How Do You Tell Someone They Suck?

Tim Sackett HR (& Life!) Advice, Recruiting, Tim Sackett 3 Comments

Every Monday morning we have a recruiter meeting at HRU, the contract, technical staffing company I run. I get asked a lot, “What do you do?” Which makes me laugh because I feel like all I do is work. My real day job is running a staffing company (call me if you need help – 517-614-5014!)

The purpose of the meeting is for our recruiting department to share with each other what they are working on, what they’ve accomplished the prior week, and give updates that the full group might need to know.  Something came up this morning that I wanted to share.

Like most recruiting departments/companies/etc. we have our “Repeat Offenders” – these are the people who just won’t give up.  At one point, a recruiter probably called them, and maybe even interviewed them, possibly even hired them, but now, they won’t leave you alone.  They call, they email, they LinkedIn message, send Facebook friend requests, etc. Basically, they become a stalker!

This morning, one of the recruiters says, “Mr. Jones (I’ve changed the name to protect the guilty) won’t stop bugging me, he emails his resume to me ‘every’ day!”  We all know Mr. Jones because Mr. Jones used to work for us at a client, and it didn’t turn out so well.  Now, Mr. Jones wants us to find him his next assignment.  The problem with Mr. Jones isn’t skill related, it’s personality related. He’s annoying!  He was annoying to the client and to his work group peers, he is annoying to us, and I’m pretty sure he was annoying to his ex-wife! Thus the “ex”!

So, the BIG question. How do you get Mr. Jones to stop bugging you?  This eventually happens to every single recruiter I know.

Here are the steps I use:

1. Tell them!

That’s it, no more steps.  Here’s our problem as recruiters, we never want to burn a bridge.  “Well, Tim, you don’t know where he might go, who might hire him, I don’t want to ruin my reputation.”  Bullshit.  You’re being conflict avoidant, and if you look at your last performance review, I bet under “opportunities” it probably says something about avoiding conflict or not confronting issues head-on.

I had a very good HR mentor once tell me, “It’s best to deliver them that gift, than to allow them to walk around not knowing.”  Once you start being straightforward you’ll be amazed at how many people will say, “No one has ever told me that!”  That’s the problem, no one ever tells them the truth, thus they keep doing the wrong thing, instead of trying to fix what is wrong.

How do you get an annoying candidate to stop bugging you?  You tell them exactly, very specifically, very calmly, with no ill intent,  “I want to give you a gift.  You might not see it as a gift right now, but I hope in time you’ll understand it to be a very valuable gift.  I (don’t use “we” or “us” or “the company – you’re avoiding again by using those) think you have a very bad personality flaw that comes across annoying to me and, from the feedback I have received, to those you work with. If this does not change, I won’t be finding you any job in the future, and you’ll probably struggle to find one on your own as well.”

OUCH! That hurt right?  But, read it again, was there anything mean or untrue in the statement? If this person actually listens to the statement and acts on it, will they be better for it?  You can change the reason for whatever issue the person might have – maybe it’s hygiene, maybe it’s a crazy laugh, who knows, but the basic message stays the same.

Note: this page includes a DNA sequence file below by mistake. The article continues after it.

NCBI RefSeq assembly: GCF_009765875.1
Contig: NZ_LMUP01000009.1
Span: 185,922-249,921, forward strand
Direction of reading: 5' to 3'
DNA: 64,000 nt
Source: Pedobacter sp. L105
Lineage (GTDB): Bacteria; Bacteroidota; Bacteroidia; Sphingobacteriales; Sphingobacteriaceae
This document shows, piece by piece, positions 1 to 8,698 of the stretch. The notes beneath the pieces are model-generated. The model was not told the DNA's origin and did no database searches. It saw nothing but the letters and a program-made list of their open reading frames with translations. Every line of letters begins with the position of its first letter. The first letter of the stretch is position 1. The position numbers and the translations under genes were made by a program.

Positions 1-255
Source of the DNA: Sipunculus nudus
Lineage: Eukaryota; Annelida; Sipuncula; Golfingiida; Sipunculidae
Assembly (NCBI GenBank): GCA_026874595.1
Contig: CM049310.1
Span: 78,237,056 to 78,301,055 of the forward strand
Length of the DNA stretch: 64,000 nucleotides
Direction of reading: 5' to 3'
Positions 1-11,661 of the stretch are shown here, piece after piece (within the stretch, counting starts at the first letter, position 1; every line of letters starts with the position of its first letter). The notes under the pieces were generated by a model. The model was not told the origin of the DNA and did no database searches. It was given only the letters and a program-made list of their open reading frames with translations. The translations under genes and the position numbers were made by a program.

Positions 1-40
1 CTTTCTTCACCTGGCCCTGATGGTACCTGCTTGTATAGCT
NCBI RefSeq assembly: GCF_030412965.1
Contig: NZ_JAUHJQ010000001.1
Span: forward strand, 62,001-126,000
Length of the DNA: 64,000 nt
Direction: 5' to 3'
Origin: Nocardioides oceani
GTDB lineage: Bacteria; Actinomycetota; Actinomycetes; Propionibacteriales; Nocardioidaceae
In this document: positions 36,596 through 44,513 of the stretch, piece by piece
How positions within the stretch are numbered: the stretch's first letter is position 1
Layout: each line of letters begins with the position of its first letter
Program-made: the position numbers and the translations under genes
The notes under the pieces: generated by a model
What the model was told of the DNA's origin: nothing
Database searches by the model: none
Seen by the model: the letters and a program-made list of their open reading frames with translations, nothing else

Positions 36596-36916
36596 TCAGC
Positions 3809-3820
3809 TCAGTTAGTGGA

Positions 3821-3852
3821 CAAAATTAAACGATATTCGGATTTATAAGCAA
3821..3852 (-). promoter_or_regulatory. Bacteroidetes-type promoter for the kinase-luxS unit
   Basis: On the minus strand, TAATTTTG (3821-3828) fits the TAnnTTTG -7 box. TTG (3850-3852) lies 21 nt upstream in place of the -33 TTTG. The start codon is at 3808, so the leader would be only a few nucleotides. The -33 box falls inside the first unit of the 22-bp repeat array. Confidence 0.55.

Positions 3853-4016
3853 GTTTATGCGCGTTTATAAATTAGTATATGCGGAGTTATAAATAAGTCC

You need to change, or I never want to speak to you again.

It’s hard for recruiters to understand this because 99% have been taught to be nice, thoughtful people, not to be rude.  This sounds a bit rude.  In reality, I think it’s rude to string a person along and not care enough about them to actually tell them what is wrong and to help them.  Stop telling candidates your blow off lines and start telling candidates the truth.  At the very least, you’ll have more time on your hands to talk to the candidates you really want to speak to!

Comments 3

  1. When you ask anyone, “if you’ve not met someone’s expectations, when do you want to know that,” or with your article, “If you’re not the right fit for the job or company, when do you want to get that information?”, The answer will always be, “Right away.” But for most people delivering that information is hugely uncomfortable, so politeness versus truthfulness ensues.

    So those conversation starters can make all the difference in telling the truth versus watering down or skirting information that could shed what could be life-changing insight.

    Recruiter: “I have some information to share, and I’m not sure if it’s going to come out correctly” can position your positive intent.
    Candidate: “Just tell me” (or something to the like; you now have permission to blunder your way through your well-meaning message with authenticity)
    Recruiter: “I couldn’t help but notice that you said XYZ or did XYZ, and as a result, we decided you weren’t a fit for the job” (using “couldn’t help but notice” is a good conversation starter when sharing uncomfortable/awkward information).

    If the candidate persists, then you then might have to do the “broken record” and repeat you won’t be able to help the individual find a job within your organization (and wish them the best of luck).

    Agree, it’s better to be direct. Most people don’t want the runaround. It’s just a matter of finding a way to articulate the information in a way that feels hearable and sayable.

  2. Pingback: How Do You Tell Someone They Suck? True Wage | Consulting, Compensation & Benefits

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